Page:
But one of the most notable changes, and one which will run throughout the year, has already taken place. “When the fun stops, stop” has been replaced as the industry’s safer gambling mantra by “Take time to think”.
Roil notes that change is more a coincidence of timing rather than a part of Safer Gambling Week, but says it illustrates the effort and the thought that goes into player protection.
“[It] is a process that has gone through a lot of research and collaboration with stakeholders, and shows the industry wanting to do something effective,” she explains. “We see that with Safer Gambling Week as well – we talked about the timing of it, but it’s highly appropriate that the industry is out there doing what it can to be as effective as possible.”
“Take time to think”, she says, will be a big step-change, and the work undertaken to come up with that phrase has informed the Safer Gambling Week messaging.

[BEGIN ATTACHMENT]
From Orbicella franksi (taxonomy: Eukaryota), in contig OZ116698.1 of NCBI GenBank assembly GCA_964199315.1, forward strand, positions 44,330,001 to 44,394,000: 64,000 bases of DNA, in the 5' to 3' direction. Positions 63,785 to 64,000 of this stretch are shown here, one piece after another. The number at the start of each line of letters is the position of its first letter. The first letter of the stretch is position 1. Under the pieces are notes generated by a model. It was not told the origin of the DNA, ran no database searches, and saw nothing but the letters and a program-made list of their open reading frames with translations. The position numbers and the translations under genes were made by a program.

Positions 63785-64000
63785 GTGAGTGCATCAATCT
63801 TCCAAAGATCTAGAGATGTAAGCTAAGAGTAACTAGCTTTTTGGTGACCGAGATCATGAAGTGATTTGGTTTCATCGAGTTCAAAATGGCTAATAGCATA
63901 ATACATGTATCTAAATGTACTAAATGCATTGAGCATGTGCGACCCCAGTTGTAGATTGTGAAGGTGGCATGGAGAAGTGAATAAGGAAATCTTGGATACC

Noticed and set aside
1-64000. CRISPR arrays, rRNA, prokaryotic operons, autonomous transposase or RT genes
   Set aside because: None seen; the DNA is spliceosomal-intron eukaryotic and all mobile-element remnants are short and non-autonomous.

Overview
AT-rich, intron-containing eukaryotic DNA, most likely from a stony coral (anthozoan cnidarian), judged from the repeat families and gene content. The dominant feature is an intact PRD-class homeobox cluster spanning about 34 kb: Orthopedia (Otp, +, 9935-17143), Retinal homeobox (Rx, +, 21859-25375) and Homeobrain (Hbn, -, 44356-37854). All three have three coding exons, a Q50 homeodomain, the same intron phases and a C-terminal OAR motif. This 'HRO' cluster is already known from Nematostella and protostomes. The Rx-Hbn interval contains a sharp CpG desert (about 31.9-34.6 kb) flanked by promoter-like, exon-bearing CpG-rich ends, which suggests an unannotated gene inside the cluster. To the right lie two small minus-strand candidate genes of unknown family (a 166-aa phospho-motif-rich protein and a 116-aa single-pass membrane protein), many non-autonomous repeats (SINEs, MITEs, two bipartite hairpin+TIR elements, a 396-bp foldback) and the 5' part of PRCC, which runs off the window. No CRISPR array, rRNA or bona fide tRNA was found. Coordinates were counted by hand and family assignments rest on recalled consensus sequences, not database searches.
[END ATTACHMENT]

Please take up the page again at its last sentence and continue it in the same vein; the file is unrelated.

“One of the challenges we have it’s an industry-wide education campaign. So trying to get messaging that is actually effective across a range of products and audiences is quite a challenge,” she says. Since its inception the phrase “Let’s talk about…” has always been part of its messaging, but the lead term has changed from ‘responsible’ to ‘safer’ gambling alongside the industry as a whole.
Further changes have been made over time, based on independent market research of the Safer Gambling Week messaging, and other research projects conducted by operators, supported by input from treatment providers and charities. This has seen it tweaked, rather than overhauled, influenced by research undertaken for the “Take time to think” campaign. It goes as far as tone.
Instead of a ‘parent to child’ tone, Safer Gambling Week aims for a ‘peer to peer’ tone.
Covid and criticism
However, gambling has always been an emotive issue, something particularly true in recent years. Safer Gambling Week 2021 arrives with the Gambling Act review in motion, and the industry facing fierce criticism from some corners of the media and politics.